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Researchers are trying to determine if offering and providing reiki therapy in hospitalized hematology/oncology cancer subjects has any effects on symptoms and feeling during the subjects hospital stay.
The SUMMIT Study will enrol 50,000 participants in order to investigate how cancer screening can be improved and delivered. The SUMMIT Study has two main aims: the first is to clinically validate a blood test for detecting multiple cancers at an early stage. The second is to examine the feasibility of delivering a low-dose CT (LDCT) screening service for lung cancer to a high-risk population in north and east London.
The aim is to analyse the effect of a Therapeutic Exercise and Education programme in several clinical and functional outcomes in cancer patient and survivors
The investigators have developed an extremely low dose computed tomography (CT) protocol that on preliminary testing has an effective dose in the range of two chest radiographs. The investigators plan to test this exam in patients with known or suspected cancer undergoing clinically indicated chest CT.
Smartphone app-based health interventions are an innovative way to deliver psychosocial cancer-care. In the SEAMLESS study, the investigators aim to evaluate a 4 week smartphone app-based mind-body intervention (MBI) in cancer survivors post-treatment. This is a randomized controlled trial, with a waitlist control group. Participants will be assigned to either receive the intervention immediately after enrollment or will need to wait for 3 months to receive the intervention.
The purpose of this long-term, extension study is to provide ongoing safety and efficacy follow-up of subjects who participated in a rovalpituzumab tesirine study that has completed the primary analysis and that is closing.
This research is intended to begin to explore the impact of inspiratory muscle resistance exercise and/or 1,25(OH)2D3 for improving respiratory muscle strength in cancer patients (subjects).
The study will investigate whether a mindfulness course can help people with incurable cancer who are seen by oncologists in a particular National Health Service Hospital Trust in the United Kingdom.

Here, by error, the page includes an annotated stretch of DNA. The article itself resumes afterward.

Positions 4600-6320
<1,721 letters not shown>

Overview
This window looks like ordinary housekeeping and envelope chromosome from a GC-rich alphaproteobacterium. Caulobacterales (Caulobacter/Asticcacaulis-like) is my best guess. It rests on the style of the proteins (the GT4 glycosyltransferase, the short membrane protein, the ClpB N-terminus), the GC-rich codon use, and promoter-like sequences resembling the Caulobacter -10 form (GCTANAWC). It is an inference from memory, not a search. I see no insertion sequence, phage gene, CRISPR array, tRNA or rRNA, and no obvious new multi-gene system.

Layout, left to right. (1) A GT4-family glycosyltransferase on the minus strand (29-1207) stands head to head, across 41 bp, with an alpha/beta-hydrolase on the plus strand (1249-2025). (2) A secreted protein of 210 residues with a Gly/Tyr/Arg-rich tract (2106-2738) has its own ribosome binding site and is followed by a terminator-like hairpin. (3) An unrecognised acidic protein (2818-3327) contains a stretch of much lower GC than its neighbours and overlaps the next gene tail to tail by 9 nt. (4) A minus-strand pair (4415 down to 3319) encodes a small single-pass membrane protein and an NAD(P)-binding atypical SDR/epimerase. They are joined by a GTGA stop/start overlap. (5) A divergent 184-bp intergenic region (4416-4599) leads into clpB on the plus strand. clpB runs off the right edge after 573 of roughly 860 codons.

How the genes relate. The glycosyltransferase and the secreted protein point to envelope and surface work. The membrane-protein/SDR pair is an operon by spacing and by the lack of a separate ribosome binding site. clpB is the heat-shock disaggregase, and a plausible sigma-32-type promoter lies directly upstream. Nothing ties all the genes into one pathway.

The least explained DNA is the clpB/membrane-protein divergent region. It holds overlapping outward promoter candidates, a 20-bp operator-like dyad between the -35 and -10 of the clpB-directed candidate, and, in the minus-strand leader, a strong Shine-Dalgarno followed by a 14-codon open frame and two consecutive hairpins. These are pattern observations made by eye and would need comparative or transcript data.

Frequently people diagnosed with cancer experience physical and emotional symptoms during the course of their disease. These symptoms can be very distressing to both the patient and the family members. The study doctor wants to know if the introduction of a team of clinicians that specialize in the lessening of many of these distressing symptoms may improve your overall care. This team of clinicians is called the palliative care team and they focus on ways to improve your pain and other symptom management (i.e. shortness of breath, fatigue, anxiety, etc.) and to assist you and your family in coping with the emotional, social, and spiritual issues associated with your diagnosis. The team consists of physicians, advanced practice nurses, case managers, and nurses who have been specially trained in the care of patients facing serious illness. This research study is being done because although many people with cancer receive palliative care late in the course of their illness, the study team thinks palliative care may be more useful when it is started earlier and in this case before surgery. The main purpose of this study is to compare two types of care -usual surgery and cancer care and usual surgery and cancer care with comprehensive palliative care services to see which is better for improving the experience of patients and families with cancer.
The Electronic Medical Records and Genomics (eMERGE) Network is in its third phase and during this time is enrolling and sequencing 25,000 individuals on a custom sequencing panel of clinically relevant, actionable genes. The genetic results will be returned to participants and outcomes tracked through the electronic health records.